Transforming agriculture

To reduce agricultural emissions, consider the humble plant

27th April 2020

Transforming agriculture

To reduce agricultural emissions, consider the humble plant

By Michael Keller
Secretary General, International Seed Federation

Amid the accelerating climate emergency, the search continues for ways to transform agriculture, which accounts for 20 to 30 per cent of our greenhouse gas emissions. Modern agriculture faces enormous pressure to produce enough food for the world’s growing population. Instead of treating agriculture as a climate culprit, we should look more closely at its contributions to a sustainable future.

Plants have evolved over millions of years to suck CO2 from the atmosphere and convert it – with water – into carbohydrates and oxygen. This process of photosynthesis is better and cheaper than any carbon capture machine. Might our agricultural crops be part of the solution too?

Food production must adapt to the changing climate. Warmer weather will bring more pests, disease and extreme conditions, so plants must become more climate-resilient, using land and water more efficiently.

Fortunately, science and nature provide us with tools. For over a century, plant breeders have been successfully selecting, breeding and improving our plants for the benefit of farmers and society alike. The doubling of Mexican wheat yields in the 1960s, the rescue of hundreds of millions from starvation in South Asia, and the increase of European crop yields after World War II were remarkable. Today’s improved varieties are even more productive, more nutritious, more resilient.

Plant breeding delivers innovations that meet the needs of farmers and consumers in terms of productivity and yield, which are essential for food security. However, with the challenge of climate change increasing, demand is moving towards more resilient varieties. With the help of the latest breeding methods, plant breeding will be more than ever part of the solution.

Some of the most exciting advances will be linked to climate mitigation. Storing more carbon in soils is one possible contribution – some plant breeders are developing varieties with a bigger root system, thus absorbing more CO2 from the atmosphere, which is then buried in the ground for decades. The six major crops (corn, soybean, rice, wheat, cotton and rapeseed) might one day suck even more carbon from the air.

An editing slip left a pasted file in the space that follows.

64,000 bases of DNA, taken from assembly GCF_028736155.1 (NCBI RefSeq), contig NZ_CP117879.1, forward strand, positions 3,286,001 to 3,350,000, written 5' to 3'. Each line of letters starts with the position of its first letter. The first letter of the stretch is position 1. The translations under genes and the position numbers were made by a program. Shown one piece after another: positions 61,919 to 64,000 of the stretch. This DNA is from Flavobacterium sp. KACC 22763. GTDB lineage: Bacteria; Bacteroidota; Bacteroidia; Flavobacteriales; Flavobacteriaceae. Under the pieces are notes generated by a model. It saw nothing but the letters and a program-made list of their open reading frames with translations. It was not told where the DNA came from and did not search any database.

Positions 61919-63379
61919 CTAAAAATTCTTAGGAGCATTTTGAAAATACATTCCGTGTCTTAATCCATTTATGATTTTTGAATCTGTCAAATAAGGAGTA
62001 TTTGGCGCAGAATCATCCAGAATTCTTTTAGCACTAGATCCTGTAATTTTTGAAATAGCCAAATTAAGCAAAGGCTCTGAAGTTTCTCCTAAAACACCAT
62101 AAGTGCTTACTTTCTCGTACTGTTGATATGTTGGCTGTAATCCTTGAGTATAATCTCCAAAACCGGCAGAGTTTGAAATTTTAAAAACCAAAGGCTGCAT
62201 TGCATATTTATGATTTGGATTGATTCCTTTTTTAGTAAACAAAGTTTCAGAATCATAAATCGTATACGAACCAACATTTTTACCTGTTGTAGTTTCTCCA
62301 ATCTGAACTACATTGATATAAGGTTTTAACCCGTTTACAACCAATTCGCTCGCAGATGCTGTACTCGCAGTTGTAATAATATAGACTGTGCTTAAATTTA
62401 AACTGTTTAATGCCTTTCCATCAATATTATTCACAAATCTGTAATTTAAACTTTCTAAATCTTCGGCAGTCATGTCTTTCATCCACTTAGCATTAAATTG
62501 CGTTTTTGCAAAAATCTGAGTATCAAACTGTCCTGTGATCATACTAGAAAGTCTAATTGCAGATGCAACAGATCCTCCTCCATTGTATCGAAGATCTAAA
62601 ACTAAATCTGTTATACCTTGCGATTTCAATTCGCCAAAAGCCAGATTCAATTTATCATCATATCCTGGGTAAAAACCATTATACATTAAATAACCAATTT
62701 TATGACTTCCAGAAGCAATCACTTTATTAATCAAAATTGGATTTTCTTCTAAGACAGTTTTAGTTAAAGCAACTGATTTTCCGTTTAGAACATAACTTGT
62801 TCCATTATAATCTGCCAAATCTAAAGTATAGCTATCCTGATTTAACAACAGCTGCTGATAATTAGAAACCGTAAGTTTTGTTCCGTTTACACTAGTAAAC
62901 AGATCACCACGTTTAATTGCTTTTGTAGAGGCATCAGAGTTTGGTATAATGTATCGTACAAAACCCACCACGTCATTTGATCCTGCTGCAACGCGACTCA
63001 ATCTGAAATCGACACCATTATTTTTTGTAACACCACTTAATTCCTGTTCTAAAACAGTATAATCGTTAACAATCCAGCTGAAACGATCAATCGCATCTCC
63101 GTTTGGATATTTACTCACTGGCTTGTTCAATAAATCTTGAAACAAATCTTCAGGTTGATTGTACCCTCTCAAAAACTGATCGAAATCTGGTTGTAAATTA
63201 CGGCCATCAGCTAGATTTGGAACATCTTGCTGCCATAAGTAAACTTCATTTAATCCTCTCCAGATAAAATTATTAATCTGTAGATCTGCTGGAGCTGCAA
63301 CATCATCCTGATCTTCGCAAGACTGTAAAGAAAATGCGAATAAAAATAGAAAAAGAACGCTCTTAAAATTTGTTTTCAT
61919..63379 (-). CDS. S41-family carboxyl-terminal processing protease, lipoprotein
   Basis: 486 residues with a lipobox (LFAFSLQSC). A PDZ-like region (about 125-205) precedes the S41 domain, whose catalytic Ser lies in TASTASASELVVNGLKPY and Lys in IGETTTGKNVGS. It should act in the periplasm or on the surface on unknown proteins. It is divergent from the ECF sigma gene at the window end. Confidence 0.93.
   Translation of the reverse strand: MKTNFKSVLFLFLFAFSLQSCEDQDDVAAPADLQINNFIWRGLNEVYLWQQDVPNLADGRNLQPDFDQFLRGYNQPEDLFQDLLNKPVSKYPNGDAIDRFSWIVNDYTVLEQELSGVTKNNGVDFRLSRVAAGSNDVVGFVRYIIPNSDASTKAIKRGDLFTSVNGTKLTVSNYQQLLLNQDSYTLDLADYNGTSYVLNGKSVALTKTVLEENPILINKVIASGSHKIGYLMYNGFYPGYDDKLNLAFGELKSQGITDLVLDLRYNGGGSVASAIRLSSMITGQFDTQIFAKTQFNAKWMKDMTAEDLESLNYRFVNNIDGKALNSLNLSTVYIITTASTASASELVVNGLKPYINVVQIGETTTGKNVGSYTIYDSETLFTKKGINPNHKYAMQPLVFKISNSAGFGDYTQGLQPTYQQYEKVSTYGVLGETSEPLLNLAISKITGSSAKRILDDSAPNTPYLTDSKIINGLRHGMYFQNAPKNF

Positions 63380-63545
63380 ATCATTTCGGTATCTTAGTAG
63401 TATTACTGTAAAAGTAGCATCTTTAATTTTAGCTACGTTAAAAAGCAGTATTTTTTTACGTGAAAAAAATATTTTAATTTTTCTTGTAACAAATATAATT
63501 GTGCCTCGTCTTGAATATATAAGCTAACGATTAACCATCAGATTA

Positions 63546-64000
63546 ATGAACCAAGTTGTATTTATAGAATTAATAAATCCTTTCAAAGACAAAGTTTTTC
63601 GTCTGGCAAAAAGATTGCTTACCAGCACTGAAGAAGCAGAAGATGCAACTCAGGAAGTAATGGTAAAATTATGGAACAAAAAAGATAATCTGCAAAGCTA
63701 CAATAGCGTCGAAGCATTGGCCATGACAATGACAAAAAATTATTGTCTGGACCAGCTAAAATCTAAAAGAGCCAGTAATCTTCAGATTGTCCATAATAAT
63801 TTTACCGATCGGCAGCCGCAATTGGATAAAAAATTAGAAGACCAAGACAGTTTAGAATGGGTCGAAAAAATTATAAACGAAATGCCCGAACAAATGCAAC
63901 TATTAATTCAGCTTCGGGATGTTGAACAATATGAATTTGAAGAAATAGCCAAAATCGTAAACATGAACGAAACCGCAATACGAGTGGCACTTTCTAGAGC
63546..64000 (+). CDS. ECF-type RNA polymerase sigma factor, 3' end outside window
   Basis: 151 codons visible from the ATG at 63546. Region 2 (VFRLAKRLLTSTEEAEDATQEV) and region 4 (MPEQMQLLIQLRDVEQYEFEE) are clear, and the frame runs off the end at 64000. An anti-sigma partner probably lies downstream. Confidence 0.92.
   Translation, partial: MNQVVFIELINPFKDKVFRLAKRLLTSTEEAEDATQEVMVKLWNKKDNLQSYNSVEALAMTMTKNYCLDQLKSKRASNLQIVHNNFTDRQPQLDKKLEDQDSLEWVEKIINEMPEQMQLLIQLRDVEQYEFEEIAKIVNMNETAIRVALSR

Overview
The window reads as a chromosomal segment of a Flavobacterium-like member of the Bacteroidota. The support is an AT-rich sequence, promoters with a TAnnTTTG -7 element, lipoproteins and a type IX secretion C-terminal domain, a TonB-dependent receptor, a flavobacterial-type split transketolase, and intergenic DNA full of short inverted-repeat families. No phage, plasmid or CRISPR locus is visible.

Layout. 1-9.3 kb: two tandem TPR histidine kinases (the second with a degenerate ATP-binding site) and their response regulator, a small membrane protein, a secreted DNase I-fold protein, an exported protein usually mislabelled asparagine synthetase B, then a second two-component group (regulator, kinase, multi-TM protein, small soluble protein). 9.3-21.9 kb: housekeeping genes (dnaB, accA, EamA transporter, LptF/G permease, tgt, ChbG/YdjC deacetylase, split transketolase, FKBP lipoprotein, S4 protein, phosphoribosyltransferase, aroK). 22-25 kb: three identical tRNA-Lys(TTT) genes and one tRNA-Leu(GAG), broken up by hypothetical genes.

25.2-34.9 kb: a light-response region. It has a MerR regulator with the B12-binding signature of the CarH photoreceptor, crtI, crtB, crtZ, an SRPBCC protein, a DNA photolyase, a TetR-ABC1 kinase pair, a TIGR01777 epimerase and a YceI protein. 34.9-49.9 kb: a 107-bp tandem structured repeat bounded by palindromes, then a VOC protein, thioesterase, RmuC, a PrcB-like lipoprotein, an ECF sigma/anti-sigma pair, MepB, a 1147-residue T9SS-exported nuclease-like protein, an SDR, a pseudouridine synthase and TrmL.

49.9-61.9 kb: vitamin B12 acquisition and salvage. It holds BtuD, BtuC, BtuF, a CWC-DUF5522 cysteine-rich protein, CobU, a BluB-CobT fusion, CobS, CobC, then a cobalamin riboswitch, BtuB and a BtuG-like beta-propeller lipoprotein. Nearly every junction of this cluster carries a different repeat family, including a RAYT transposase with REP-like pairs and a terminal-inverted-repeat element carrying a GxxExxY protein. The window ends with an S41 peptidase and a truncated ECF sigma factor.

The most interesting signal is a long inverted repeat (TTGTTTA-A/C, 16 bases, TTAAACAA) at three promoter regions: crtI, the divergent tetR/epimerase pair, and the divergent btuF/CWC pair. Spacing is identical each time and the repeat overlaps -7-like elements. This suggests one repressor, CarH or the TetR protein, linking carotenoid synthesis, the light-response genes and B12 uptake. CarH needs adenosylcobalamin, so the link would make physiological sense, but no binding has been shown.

Going beyond the science
To fully unlock the potential of these innovations, we must go beyond the science.

First, as a society, we need full and open discussions about innovation in general – particularly the latest breeding methods and the products that emerge from them. How do we ensure their safe and effective application? And how do we reassure regulators and society alike? For its part, ISF will continue to support a constructive dialogue around plant breeding and how it contributes to a safe, nutritious and diverse supply of food and feed.

Second, we must create the right enabling environment for breeders to deliver innovation to farmers. Breeding new varieties depends on full access to the genetic materials that may hold solutions for the future. Genetic resources must be shared and biodiversity conserved. The IP system must be balanced and efficient. The UPOV convention’s continued promotion is a necessity wherever IP systems consistent with it are not yet in place or not properly enforced.

Third, and arguably most important, how do we share access to the latest breeding methods, new varieties and innovations with developing countries? The vast majority of the world’s farmers are in developing countries and will suffer most from climate change. Access to a wider choice of improved seeds will help them to overcome the many climate obstacles they face. Our public and private sectors must work together, building trust, coordinating investment and developing a shared vision. Together we will succeed.

Whatever ideas and actions will finally emerge in the battle to beat our changing climate, plants offer important solutions.

UNA-UK thanks the International Seed Federation for its generous support for this publication